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Book cover for A Little Princess by Frances Hodgson Burnett
Harper Classics: New York, 1998; originally published in 1905.

I consider myself privileged. I have a wonderful family, live in a big house in the suburbs, and I go to a highly-ranked school. My family really cares about me. I have a great life with wonderful opportunities and perform well in school and in the extracurricular activities I participate in. I am most likely a child who is awfully spoiled. Although I can see it so clearly now, there was once a time that I thought I did not have a very good life. There was always someone who had something better than me. So what if I had a cookie in my lunch? Someone else had two cookies, and obviously, two cookies were undoubtedly superior to one cookie. I was a disagreeable young girl and coveted more than I had. I didn’t see how lucky I truly was. 

Now I know that it was an amazing miracle that my little first-grade self plucked A Little Princess from the shelf one bitterly cold winter morning.

As I studied the book cover for the very first time, I was captivated by the girl my age in a rosy pink frock on the cover. A book about someone my age? I excitedly pondered in my head. I saw the title, A Little Princess, printed on the cover in a cursive font I admired. A girl my age who was a princess? This is going to be a good book! I had no idea how true that statement would turn out to be.

 When I started reading the book that very weekend, I was treated to descriptions of smoggy, turn-of-the-century London. This was where rich, clever Sara Crewe went to a dignified yet stingy old boarding school. Sara was no ordinary girl, though. She was undoubtedly kind. Instead of being friends with the popular mean girls, she sparked friendships with the misfit students and younger girls. She was also a star student, yet she didn’t brag about her cleverness to her peers. She was truly a lovely little girl.

 I immediately found distinct similarities between Sara and me. We both had an intriguing look, that was different yet pretty. We were both very clever and deemed “smart” by our teachers and peers.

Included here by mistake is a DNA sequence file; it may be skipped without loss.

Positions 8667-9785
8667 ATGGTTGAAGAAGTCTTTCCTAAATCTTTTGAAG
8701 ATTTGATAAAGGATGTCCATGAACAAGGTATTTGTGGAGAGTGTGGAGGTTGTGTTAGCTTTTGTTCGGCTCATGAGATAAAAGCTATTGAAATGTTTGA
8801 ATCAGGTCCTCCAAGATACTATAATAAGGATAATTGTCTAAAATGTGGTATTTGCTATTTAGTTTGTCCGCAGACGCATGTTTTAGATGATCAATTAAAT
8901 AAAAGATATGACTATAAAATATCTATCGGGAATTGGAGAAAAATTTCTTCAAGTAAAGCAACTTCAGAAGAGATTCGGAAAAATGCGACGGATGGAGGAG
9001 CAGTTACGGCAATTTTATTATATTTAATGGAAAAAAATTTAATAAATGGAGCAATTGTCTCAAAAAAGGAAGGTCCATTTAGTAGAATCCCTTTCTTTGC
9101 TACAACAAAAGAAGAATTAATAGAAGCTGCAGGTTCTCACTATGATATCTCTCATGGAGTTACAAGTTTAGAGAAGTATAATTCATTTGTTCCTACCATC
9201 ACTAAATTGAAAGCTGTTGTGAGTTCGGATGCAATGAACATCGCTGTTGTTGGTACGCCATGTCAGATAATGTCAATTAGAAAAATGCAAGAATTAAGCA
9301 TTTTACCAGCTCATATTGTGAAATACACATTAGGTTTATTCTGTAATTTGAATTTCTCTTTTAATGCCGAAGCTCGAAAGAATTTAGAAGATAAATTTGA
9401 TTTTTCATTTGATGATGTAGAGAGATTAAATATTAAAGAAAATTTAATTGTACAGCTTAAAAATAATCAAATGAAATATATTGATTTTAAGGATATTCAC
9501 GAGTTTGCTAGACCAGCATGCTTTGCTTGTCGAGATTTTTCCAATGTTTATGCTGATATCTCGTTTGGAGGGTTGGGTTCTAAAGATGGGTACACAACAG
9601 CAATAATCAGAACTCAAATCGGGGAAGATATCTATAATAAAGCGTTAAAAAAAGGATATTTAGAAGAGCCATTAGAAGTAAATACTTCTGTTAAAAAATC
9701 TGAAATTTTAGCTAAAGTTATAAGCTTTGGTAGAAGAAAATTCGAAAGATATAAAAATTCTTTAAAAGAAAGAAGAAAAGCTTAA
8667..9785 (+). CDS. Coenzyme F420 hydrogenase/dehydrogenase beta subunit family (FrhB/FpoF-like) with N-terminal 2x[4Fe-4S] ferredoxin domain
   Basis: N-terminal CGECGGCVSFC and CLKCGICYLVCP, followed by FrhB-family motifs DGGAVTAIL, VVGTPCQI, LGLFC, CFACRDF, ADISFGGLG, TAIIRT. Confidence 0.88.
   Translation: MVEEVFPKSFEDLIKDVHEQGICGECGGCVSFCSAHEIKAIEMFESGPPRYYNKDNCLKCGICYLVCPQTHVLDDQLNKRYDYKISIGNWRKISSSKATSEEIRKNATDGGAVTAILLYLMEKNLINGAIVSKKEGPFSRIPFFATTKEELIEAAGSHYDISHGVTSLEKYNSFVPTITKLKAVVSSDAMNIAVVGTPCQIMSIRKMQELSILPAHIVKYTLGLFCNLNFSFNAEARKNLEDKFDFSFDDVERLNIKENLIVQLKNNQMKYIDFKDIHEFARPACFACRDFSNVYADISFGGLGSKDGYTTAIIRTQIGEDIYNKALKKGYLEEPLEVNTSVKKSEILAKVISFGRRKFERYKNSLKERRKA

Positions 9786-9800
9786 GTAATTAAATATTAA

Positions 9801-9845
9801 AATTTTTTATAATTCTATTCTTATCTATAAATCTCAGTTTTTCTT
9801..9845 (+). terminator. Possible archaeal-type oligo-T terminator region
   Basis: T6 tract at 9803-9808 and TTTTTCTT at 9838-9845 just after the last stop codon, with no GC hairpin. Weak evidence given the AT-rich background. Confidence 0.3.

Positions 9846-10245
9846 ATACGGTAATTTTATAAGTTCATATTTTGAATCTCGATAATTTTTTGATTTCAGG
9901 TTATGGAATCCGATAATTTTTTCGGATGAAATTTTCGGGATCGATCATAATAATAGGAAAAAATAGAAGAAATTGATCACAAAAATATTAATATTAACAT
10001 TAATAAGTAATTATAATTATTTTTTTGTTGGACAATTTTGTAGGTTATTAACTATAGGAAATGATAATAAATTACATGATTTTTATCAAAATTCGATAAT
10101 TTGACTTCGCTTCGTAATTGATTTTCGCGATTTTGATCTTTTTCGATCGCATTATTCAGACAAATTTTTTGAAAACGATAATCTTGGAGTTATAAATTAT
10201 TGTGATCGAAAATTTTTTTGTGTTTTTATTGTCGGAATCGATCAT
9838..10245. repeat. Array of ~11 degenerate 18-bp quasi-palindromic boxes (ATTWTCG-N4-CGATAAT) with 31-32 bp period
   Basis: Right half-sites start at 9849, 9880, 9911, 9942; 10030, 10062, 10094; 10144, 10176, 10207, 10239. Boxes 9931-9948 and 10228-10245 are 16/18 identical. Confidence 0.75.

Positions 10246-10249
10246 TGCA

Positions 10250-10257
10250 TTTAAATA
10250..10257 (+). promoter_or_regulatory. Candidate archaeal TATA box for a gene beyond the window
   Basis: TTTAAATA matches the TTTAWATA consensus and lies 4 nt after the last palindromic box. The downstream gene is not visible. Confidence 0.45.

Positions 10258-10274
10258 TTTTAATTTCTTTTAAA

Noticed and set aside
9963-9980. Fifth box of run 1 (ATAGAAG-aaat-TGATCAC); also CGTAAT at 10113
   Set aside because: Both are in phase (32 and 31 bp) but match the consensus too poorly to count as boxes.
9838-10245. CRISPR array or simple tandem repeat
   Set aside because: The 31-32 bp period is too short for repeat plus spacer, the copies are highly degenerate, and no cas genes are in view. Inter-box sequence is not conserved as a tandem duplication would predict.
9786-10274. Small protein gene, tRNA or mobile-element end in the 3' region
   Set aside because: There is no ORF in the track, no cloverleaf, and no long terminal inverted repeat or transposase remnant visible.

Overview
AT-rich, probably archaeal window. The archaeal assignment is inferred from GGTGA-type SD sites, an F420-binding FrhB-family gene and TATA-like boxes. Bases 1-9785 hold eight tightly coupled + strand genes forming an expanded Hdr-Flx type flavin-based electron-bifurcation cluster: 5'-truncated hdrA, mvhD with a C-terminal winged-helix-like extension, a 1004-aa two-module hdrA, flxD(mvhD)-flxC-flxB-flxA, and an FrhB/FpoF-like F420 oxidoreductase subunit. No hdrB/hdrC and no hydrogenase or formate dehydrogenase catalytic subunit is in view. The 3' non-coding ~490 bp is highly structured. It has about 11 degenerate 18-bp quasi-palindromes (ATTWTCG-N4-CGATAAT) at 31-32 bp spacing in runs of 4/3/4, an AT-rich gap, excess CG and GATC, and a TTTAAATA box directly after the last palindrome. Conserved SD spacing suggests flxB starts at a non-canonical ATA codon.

But as I read on, I found so much more in this book. As I traveled through heartbreak, hardships, and cruelty with Sara as my companion, I uncovered a true secret of life. As she was abused, starved, and cruelly mistreated, Sara was still gracious. She was tenderly chivalrous to all those she crossed paths with, even when they greeted her by barking orders at her, even as she labored over difficult work. Seeing this, I had a sudden epiphany. I stopped reading all at once and thought long and hard. If Sara could be magnanimous in a time of great trial, shouldn’t I be even more so when I had so much more to be gracious about? Couldn’t I give so much more to those in greater need than I was? I had the power to be gracious and kind. That was when I decided to use it.

A Little Princess taught me to be a friend. It also taught me to be kind and grateful. I never neglect to say “please” or “thank you,” because I know, though small, those simple words can be extremely powerful.  

You know you’ve found a great book when it transforms your thought process. Now I know how lucky I was to find a little princess on the shelf that fateful Monday morning.

Reviewed by Ava Horton Reviewer of A Little Princess by Frances Hodgson Burnett
Ava Horton, 13 Gresham, OR